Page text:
Host of The Repair Shop, Jay Blades, joins Happiful to talk about the amazing ability to mend anything, even ourselves, with the help of community, human connection, and conversation
Jay Blades is visibly buzzing with energy when he pops up on the screen from his agent’s central London office. The past month has been hectic for him, he says, but in the best way possible. He’s received an MBE for his services to craft, The Repair Shop has returned for its 10th series, and No Place Like Home, a fantastic new documentary series about his childhood home, Hackney, has recently aired.
Making It: How Love, Kindness and Community Helped Me Repair My Life, Jay’s autobiographical book, has also recently been published in paperback. It’s a warm, honest, and open account of everything that’s brought him to the point he’s at today. It charts his struggle with mental ill-health, the people and places that brought him back to a place of wellness, his relationships, and deep love of mending and making good of objects and situations that others might write off.
“I don’t like to give up on people or things,” Jay says emphatically on this subject. “I believe that everything can be repaired, and it might take a little while – I know on The Repair Shop we normally do it in 15 minutes, but in the real world it could take anything between a day and six months to repair an item. If you’re ‘repairing’ somebody, it could take their whole life.”
Jay knows this concept personally, and draws on his own experience, including actively contemplating suicide seven years ago.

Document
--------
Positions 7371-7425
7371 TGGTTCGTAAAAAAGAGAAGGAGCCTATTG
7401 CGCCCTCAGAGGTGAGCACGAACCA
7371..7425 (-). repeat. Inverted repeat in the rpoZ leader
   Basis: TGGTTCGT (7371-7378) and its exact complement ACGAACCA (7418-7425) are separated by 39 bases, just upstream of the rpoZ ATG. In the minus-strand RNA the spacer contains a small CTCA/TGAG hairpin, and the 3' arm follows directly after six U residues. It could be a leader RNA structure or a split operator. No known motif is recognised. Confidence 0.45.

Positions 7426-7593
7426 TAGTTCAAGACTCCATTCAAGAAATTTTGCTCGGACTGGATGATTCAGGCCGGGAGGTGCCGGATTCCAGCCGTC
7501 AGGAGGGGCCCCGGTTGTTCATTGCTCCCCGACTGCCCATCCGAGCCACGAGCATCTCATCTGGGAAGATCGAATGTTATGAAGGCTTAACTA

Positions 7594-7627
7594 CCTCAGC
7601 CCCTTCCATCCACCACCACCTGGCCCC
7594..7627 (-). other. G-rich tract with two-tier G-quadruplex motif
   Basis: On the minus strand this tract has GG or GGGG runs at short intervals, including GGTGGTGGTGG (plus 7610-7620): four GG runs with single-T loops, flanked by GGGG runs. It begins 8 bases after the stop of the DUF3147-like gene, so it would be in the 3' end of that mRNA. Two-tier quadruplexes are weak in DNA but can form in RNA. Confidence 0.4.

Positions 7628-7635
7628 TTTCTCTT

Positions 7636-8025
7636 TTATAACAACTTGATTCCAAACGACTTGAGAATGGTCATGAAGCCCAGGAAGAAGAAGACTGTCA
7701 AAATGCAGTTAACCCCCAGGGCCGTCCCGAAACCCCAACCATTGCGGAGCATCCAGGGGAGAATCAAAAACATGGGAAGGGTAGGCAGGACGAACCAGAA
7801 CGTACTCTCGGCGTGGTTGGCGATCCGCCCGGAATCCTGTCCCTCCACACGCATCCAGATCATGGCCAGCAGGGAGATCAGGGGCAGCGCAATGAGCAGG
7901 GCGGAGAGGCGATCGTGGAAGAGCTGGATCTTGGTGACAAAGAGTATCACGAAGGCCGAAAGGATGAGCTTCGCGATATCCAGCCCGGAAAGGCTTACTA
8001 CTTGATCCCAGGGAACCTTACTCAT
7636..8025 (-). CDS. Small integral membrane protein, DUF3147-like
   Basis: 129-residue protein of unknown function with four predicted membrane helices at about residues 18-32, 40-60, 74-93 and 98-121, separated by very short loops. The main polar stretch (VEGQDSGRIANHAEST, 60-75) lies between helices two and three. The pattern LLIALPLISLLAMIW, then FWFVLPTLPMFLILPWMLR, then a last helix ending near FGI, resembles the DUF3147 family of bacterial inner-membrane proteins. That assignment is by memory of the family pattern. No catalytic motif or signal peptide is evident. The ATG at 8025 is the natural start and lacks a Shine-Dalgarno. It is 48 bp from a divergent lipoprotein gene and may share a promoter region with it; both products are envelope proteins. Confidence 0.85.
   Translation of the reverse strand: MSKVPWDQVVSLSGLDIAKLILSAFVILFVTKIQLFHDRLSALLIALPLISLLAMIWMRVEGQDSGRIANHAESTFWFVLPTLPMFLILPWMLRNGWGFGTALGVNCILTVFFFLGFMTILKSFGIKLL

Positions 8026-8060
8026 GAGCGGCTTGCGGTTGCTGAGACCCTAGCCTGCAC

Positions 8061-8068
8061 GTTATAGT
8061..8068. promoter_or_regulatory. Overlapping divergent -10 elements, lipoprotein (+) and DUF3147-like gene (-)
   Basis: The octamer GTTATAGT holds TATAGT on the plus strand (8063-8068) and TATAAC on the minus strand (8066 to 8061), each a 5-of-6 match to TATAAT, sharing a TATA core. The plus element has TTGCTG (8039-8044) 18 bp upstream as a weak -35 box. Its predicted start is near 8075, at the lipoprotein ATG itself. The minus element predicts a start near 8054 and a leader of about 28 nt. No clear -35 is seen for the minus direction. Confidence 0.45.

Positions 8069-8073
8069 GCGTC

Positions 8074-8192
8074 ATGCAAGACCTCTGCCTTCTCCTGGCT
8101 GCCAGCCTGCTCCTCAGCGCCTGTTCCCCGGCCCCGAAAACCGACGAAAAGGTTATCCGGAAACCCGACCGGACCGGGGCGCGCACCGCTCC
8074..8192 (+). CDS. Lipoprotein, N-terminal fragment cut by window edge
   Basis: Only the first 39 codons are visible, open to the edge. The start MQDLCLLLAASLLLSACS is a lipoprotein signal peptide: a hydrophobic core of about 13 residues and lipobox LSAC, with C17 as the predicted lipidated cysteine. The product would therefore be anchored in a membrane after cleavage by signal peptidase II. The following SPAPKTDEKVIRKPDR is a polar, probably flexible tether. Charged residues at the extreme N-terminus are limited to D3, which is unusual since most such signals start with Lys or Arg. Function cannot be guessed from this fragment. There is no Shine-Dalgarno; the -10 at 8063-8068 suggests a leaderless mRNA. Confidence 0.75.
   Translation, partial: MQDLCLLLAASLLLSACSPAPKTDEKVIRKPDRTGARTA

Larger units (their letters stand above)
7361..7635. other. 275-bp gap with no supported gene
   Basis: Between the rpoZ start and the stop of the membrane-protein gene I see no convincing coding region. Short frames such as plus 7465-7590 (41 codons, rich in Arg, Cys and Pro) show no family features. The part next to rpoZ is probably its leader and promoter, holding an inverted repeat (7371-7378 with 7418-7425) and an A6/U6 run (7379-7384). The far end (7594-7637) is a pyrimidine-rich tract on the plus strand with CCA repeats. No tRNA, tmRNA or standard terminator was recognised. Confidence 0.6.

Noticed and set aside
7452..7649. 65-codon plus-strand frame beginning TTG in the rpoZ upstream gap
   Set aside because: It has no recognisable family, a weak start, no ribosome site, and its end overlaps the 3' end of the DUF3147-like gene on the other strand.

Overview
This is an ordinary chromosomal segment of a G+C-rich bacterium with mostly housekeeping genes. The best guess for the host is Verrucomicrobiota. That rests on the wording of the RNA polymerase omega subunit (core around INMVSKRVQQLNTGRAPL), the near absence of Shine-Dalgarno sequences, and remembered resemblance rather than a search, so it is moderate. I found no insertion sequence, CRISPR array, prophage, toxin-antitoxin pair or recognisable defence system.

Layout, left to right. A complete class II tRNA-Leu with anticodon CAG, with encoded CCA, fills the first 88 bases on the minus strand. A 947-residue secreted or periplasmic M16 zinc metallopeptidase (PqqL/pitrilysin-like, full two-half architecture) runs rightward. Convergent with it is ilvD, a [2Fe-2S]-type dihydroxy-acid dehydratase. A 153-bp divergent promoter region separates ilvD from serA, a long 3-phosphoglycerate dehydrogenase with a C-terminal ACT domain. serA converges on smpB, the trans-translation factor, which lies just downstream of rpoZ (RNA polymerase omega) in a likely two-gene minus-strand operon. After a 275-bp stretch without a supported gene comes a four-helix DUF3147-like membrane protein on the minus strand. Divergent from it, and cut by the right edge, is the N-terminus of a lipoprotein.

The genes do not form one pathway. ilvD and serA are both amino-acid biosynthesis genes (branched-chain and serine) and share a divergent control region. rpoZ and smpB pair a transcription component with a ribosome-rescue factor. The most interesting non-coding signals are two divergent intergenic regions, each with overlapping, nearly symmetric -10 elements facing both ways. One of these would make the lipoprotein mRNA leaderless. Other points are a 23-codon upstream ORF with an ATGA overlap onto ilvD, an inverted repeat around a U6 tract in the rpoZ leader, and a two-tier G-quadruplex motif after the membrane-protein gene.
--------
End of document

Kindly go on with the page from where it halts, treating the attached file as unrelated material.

“I needed repairing at 45, and I’m still repairing myself,” he says, with raw honesty. “I’m still looking around to make sure that I manage my mental health, and stay strong physically, too. I do that with the support of other people, who make sure that I eat right, I sleep enough, and so on. I listen to those people, because I’m vulnerable and I’m not as strong as I believed I used to be.”
Jay’s clear that maintaining wellbeing isn’t a lone project for anybody. “The reality is that we need people to help us repair us, because if you fall down again, who are you going to speak to? You can’t speak to yourself if you’re in a dark place. You need that community.”
The concept and impact of community fascinates Jay, and he’s explored this further in his recent documentary. Over three hour-long episodes, he learns about the history of the streets he walked as a boy, meets old friends and local heroes, and wonders at the incredible events and unbelievable injustices that took place mere minutes and miles from where he played as
Hackney, he says, has left an indelible mark on his heart, and helped him to form the unshakeable ethos he has when it comes to community support and giving back. He explains that he’s benefitted from the support of so many people at different stages in his life that it’s on